alcohol safety

Harmful levels of drinking are misunderstood in our society because of the lack of information, understanding and awareness out there on the subject. Alcohol is also ingrained within our culture, heralded as being positive, beneficial and sometimes even deemed necessary for social interaction. I believe this is why discussing alcohol and its problems can be difficult to do because it makes for uncomfortable thoughts and feelings for those who regularly consume alcohol for pleasure. If you enjoy something and it is highly regarded within society, it can be hard to reconcile negative associations and facts.


Government Research

UK Government Research published in 2016 showed statistics from England in 2014 which indicated over that over 10 million people, over 18% of the total population at that time, were drinking more than the recommended safe limit of alcohol for health on a weekly basis (over 14 units per week) and 1.9 million of those were drinking at levels deemed to be a high risk factor for ill-health (over 35 units for women and over 50 units for men per week).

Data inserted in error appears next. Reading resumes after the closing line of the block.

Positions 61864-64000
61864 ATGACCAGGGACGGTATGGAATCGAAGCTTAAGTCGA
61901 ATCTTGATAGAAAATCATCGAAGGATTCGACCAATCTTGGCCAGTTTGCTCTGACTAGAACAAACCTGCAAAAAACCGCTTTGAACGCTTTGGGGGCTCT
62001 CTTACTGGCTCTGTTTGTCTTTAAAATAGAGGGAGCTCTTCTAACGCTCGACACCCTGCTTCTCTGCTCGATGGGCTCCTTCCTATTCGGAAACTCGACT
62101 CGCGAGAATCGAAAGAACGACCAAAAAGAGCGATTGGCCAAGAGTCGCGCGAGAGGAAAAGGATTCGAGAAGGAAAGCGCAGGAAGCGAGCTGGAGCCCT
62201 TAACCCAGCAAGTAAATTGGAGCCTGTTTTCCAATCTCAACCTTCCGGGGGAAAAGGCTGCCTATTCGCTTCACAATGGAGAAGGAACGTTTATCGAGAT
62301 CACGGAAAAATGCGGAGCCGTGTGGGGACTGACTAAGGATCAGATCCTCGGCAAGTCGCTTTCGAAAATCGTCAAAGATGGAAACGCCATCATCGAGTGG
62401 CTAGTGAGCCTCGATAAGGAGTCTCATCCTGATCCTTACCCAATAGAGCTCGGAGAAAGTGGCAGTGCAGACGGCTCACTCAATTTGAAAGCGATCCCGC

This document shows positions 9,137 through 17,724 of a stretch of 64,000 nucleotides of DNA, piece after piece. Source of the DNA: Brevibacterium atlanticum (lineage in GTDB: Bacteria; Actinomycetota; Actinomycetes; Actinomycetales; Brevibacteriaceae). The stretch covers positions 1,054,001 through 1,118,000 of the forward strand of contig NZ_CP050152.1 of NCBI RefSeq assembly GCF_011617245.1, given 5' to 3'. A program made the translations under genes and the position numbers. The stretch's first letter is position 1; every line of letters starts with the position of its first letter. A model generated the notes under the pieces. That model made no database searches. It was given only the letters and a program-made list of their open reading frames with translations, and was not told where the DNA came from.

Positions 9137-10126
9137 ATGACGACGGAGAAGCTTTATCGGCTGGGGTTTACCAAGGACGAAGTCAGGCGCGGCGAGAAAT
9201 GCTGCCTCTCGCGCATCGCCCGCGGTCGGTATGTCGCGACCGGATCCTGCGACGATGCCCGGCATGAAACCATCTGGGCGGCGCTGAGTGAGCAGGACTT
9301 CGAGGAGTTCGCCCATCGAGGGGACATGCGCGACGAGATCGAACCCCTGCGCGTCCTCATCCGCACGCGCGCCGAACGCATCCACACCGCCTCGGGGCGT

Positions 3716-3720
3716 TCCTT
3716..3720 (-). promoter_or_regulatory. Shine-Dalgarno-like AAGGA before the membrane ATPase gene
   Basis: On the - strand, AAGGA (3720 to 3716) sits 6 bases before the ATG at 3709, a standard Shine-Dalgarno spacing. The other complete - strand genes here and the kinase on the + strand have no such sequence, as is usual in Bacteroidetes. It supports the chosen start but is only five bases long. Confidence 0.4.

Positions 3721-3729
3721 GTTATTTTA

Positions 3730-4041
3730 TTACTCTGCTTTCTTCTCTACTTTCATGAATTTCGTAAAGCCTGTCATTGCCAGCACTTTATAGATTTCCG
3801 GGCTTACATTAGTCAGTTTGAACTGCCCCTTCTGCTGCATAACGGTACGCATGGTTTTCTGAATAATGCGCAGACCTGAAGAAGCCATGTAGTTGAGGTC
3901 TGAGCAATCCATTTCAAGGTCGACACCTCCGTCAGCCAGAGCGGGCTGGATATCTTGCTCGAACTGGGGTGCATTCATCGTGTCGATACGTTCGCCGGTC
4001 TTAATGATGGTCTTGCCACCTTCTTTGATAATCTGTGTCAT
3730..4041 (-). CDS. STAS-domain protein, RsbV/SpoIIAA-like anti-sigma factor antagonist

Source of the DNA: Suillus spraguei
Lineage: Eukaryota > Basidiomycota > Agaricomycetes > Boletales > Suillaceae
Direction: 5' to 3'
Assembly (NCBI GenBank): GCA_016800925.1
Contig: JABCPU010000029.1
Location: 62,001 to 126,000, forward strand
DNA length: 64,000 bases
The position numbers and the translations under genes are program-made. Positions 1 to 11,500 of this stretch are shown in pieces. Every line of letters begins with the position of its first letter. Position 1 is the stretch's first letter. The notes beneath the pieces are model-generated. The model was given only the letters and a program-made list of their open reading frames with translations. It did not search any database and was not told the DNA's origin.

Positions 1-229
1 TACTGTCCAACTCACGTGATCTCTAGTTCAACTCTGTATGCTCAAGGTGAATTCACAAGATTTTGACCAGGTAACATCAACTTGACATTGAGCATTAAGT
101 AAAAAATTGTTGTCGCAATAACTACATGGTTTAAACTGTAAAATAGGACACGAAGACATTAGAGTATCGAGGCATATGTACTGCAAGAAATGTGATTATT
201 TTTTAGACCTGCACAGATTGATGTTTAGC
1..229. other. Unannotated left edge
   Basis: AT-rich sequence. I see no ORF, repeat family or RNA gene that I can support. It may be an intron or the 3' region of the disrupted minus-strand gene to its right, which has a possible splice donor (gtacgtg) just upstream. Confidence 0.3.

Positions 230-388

To bring those statistics to life, one bottle of 750ml 13.5% (abv) wine is equal to 10 units. Therefore, if you consume 1 Β½ bottles of wine per week you are consuming more than the recommended safe level of alcohol.

 

One pint of 3.6% (abv) lager, beer or cider is equal to 2 units. One pint of 5.2% (abv) lager, beer or cider is equal to 3 units. Therefore, if you consume more than 5-7 pints in a week (depending on the strength of the alcohol), you are drinking more than the recommended safe level of alcohol.

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We understand and are told that smoking cigarettes on daily basis is bad for our health, as is being overweight. However, seldom are we reminded how bad alcohol is for our health on a daily basis.

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The UK Government report that alcohol is the third leading cause of disease and disability behind smoking and obesity.

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Alcohol was previously reported as the leading cause of death of men aged 16-54 years in the UK.

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A European report suggested that if food standards were applied to alcohol, the safe limit of alcohol in respect of risk for cancer would be just 2 units of alcohol per year!

 

The following is taken from Professor David Nutt's book 'Drink?'